What is the course about?
We explore how some stories are more powerful and memorable than others because they use symbols which reach directly to our deepest desires and fears. We look at a range of fiction from Swift and Mary Shelley to Golding, Bradbury and Muriel Spark.
Laurie Smith has taught writing and literature at The City Lit for some years, focussing on modernism and writers’ radicalism. He researches and teaches at King’s College London, helped to found Magma poetry magazine which he sometimes edits and has been a Trustee of the Poetry Society.
What will we cover?
Some writers are apparently realistic, but sometimes create unforgettable symbols – no one forgets Miss Havisham or Mr Gradgrind. So we will discuss some extracts of Dickens’ novels, Conrad’s Typhoon and The Secret Sharer, some of stories by Saki and Ambrose Bierce, some of Golding’s novels and Muriel Spark’s Memento Mori and The Girls of Slender Means.
Other writers use fantasy or science fiction and we will discuss Swift’s Gulliver’s Travels especially the Houyhnhnms and Yahoos, Mary Shelley’s Frankenstein, Stevenson’s Dr Jekyll and Mr Hyde, Kafka’s Metamorphosis and In the Penal Colony, and several stories by Borges and Ray Bradbury. We will explore how symbols crystallise and extend readers' feelings; how 'otherness' is enabled to enter ordinary life and its relation to myth; why writers sometimes turn to symbolism from other kinds of writing; and whether their symbolic narratives are more memorable than their other writing.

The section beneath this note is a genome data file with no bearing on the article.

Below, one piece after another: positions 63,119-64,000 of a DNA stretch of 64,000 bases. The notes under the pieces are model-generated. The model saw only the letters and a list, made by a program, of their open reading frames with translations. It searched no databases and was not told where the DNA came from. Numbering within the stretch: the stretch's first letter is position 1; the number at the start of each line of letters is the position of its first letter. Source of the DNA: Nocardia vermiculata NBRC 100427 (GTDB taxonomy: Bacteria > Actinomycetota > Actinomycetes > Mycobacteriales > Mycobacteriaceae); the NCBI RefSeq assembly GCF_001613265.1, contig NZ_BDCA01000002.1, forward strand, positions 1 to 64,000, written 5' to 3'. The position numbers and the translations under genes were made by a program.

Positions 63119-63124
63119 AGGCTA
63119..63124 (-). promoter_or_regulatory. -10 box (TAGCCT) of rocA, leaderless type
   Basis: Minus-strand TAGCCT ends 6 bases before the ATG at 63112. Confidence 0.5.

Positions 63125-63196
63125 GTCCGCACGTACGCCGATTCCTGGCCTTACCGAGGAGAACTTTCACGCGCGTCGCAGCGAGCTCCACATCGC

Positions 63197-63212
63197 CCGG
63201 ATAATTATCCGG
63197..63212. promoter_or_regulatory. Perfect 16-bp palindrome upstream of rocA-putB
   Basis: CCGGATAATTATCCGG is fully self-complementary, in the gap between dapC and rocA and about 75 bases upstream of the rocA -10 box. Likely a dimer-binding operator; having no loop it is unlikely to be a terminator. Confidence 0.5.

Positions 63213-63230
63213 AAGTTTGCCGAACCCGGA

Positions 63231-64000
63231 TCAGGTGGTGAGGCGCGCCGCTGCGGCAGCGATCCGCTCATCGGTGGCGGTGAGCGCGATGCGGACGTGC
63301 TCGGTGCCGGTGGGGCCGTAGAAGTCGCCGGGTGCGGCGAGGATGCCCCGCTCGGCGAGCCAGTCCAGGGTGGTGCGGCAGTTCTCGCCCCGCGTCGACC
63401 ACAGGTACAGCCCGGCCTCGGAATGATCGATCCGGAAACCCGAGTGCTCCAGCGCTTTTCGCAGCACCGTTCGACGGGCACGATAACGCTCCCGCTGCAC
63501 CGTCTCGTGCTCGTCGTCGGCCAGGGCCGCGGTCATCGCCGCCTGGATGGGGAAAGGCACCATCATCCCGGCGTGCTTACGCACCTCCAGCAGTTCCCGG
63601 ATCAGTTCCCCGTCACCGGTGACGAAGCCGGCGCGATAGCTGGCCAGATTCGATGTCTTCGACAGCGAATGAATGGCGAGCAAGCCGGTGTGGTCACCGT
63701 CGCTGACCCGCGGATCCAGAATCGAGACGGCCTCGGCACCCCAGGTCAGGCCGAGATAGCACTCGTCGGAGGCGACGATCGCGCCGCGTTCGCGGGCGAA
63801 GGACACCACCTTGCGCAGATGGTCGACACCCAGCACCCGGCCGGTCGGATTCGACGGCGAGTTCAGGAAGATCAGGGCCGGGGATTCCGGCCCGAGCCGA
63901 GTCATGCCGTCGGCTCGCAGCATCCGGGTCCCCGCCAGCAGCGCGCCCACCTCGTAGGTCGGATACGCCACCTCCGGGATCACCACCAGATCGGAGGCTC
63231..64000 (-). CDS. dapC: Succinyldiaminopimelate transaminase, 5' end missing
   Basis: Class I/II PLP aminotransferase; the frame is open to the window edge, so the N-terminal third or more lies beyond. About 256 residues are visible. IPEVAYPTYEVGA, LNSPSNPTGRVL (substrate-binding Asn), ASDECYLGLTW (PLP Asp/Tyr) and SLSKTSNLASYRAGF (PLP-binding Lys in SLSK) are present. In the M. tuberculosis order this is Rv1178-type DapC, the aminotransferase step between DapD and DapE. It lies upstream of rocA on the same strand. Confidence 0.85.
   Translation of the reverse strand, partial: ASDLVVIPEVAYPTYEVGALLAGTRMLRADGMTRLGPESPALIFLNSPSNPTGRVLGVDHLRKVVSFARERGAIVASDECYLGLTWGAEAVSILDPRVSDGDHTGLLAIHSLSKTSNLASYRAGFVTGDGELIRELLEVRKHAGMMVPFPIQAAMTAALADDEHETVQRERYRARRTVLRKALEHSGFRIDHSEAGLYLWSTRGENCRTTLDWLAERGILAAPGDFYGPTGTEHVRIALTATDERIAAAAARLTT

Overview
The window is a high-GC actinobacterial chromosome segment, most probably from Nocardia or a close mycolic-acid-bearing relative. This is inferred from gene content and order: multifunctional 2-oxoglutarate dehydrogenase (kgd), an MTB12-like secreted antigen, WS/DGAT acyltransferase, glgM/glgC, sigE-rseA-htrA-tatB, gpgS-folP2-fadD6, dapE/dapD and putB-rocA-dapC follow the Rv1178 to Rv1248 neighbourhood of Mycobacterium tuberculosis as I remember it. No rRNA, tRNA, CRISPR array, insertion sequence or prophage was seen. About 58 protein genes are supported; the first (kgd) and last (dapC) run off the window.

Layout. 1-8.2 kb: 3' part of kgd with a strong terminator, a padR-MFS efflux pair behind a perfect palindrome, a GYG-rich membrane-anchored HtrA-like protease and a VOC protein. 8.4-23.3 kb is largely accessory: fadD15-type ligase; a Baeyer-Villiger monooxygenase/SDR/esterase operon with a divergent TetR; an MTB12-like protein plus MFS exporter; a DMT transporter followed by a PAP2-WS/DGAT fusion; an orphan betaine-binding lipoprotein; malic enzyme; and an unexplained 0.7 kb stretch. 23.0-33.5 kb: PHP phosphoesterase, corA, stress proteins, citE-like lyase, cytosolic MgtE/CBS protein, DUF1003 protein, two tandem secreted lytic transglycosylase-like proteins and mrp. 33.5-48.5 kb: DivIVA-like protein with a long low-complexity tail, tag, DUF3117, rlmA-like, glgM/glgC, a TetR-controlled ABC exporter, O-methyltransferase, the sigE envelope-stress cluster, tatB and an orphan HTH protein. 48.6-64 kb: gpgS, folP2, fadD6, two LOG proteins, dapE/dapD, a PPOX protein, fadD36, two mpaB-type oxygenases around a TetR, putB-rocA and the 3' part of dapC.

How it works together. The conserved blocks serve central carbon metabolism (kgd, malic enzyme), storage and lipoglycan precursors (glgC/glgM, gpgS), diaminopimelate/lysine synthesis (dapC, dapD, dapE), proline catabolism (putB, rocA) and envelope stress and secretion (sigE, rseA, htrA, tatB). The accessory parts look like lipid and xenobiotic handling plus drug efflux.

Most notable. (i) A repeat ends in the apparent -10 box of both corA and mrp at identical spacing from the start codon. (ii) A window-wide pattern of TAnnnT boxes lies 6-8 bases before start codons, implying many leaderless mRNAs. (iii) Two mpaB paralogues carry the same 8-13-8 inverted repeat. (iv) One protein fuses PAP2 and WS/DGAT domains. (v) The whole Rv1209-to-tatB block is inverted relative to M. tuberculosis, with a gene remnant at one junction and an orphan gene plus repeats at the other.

What will I achieve?
By the end of this course you should be able to...
• Understand why some writers create symbolic narratives
• Appreciate these writers’ originality
• Enjoy some great fiction.
What level is the course and do I need any particular skills?
You should be interested in how writers of symbolic fictions achieve their emotional effects. The course will be useful for people writing fiction, but this isn’t necessary. No particular skills are needed apart from willingness to read and discuss fiction.
How will I be taught, and will there be any work outside the class?
We will discuss short stories and extracts from longer works. The sessions are run in a seminar style with all students included in discussions led by the tutor. Each week the texts for the following week will be set so you can read them before the class.
Are there any other costs? Is there anything I need to bring?
Photocopies of the stories and extracts will be provided if you don’t have your own copy, but it will be helpful if you read (or re-read) the longer texts at home.
When I've finished, what course can I do next?
Please see our range of Literature courses under Humanities in the prospectus and under History, Culture and Writing on the website at www.citylit.ac.uk.
General information and advice on courses at City Lit is available from the Student Centre and Library on Monday to Friday from 12:00 – 19:00.
See the course guide for term dates and further details